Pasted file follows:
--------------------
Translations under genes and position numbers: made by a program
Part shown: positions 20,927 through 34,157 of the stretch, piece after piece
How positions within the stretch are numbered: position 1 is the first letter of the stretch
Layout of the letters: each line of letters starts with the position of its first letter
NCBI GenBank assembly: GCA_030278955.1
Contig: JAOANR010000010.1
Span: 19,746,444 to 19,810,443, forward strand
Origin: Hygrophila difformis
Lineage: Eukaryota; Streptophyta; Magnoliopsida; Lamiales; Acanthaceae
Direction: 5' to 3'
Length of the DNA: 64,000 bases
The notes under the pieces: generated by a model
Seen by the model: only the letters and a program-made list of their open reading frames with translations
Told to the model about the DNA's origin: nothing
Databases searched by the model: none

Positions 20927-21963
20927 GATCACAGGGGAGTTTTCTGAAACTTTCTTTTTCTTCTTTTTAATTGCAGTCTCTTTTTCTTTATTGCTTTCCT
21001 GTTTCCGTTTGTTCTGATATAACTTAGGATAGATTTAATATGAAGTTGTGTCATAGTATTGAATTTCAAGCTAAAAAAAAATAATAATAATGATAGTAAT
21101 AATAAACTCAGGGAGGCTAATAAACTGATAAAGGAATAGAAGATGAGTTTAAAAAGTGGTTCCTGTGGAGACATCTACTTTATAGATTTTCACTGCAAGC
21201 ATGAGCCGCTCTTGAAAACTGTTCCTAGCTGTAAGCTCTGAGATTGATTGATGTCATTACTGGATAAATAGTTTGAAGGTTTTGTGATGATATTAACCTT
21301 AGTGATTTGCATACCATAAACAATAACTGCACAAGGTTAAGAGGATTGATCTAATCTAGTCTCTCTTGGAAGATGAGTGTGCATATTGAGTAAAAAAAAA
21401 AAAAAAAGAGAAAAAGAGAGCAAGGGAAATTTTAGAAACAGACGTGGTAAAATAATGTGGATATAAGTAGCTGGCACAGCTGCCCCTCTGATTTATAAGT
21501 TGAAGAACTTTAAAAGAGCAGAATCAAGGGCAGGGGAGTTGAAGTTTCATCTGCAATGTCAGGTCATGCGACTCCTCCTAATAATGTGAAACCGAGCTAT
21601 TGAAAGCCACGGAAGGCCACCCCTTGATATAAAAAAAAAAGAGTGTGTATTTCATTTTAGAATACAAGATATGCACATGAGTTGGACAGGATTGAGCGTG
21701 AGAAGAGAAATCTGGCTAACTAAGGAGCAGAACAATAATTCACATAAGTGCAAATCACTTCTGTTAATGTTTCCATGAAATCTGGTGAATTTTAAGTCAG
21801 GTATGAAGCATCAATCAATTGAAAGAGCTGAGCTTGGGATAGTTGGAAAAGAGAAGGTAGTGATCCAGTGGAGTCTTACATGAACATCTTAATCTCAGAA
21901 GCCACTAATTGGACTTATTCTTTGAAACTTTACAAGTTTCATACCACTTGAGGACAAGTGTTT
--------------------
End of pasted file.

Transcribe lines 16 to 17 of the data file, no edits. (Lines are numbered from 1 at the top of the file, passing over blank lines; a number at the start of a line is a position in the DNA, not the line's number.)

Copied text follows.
Positions 20927-21963
20927 GATCACAGGGGAGTTTTCTGAAACTTTCTTTTTCTTCTTTTTAATTGCAGTCTCTTTTTCTTTATTGCTTTCCT